It didn't take long for True Widow's dreary, dissociative self-titled debut to earn the Texas threesome a cult following among indie metal fans. Debuts that showcase a distinctive new sound always make for hot topics in the blogosphere, all the more so when that sound comes prepackaged with a clever catchphrase. True Widow calls their menacing brand of guitar rock "stonegaze," which is amusing enough that you can forgive its inaccuracy. Far be it from me to question the trio's stoner bona fides (I can't imagine anyone aside from stoners finding As High as the Highest Heavens and from the Center to the Circumference of the Earth an acceptable album title), but True Widow doesn't indulge in the acid-rock mindfuckery characteristic of stoner metal acts like Kyuss and Monster Magnet. And while singer-guitarist Dan Phillips is nothing if not hypnotic, his style isn't nearly as lush or intricate as what you'd hear on Nowhere or Loveless. That kind of whirl and shimmer would only detract from True Widow's heavy-lidded drone.
Rather, songs like "NH" and "Blooden Horse" suggest slowcore by way of doom metal, like the Red House Painters covering Witchcraft for a Halloween gig. When he sustains notes, Phillips even sounds a little like Mark Kozelek. Sometimes, as on the mesmerizing "Skull Eyes," he shares vocal duties with bassist Nicole Estill; her vocals float easily over the band's primordial murk, where Phillips's are more liable to blend into it, which means that the songs where both singers contribute are the most impressive to hear. While neither vocalist has much range, they harmonize exceptionally well, and occasionally stumble on an effectively bewitching melody—nothing like a hook, mind you, but enough tunefulness to keep things from getting too drab. Given time to develop their rapport and their melodic sensibility, this could be doom metal's answer to the xx.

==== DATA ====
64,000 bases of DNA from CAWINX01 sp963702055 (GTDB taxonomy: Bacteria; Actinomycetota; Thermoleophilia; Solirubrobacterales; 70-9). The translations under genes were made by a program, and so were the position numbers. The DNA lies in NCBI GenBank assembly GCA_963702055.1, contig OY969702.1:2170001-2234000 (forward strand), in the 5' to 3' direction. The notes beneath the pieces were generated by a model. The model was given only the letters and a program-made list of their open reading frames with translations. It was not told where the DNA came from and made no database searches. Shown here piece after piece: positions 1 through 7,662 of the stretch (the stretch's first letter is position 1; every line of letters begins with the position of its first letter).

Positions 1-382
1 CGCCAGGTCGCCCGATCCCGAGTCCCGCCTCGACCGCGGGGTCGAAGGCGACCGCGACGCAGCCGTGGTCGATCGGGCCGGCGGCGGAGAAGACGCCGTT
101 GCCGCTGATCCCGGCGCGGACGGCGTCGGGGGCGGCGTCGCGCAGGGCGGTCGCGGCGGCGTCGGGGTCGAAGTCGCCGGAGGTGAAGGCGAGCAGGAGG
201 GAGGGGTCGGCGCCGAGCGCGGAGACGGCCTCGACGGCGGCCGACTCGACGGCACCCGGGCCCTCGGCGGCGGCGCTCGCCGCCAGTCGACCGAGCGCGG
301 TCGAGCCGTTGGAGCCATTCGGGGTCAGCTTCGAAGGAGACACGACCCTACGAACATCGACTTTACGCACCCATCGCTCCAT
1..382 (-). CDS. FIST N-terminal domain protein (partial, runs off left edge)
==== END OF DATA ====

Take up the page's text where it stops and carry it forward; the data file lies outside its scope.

But even for a band that specializes in making gray-scaled musical monoliths, True Widow could benefit from the occasional pop of color. The relatively uptempo "Night Witches" and the atmospheric closer "Doomseer" are the only two tracks to break up the album's rigorously observed funk. Once you've heard each singer take a turn at the mic, you shouldn't be expecting too many surprises. Nothing on this album hooks quite like True Widow's darkly romantic highlights (check out "Duelist" or "Bleeder" if you want to hear True Widow's gothic revision of the '90s alt-rock template); instead, all but a few of the tracks here sound like variations on that album's "Sunday Driver." It might be the case that this heavier follow-up will solidify the band's following in the metal scene, in which case the album's sonic retrenchment would be a product of strategy and not of exhaustion. Still, if it's "stonegaze" you're craving, who else are you going to get it from?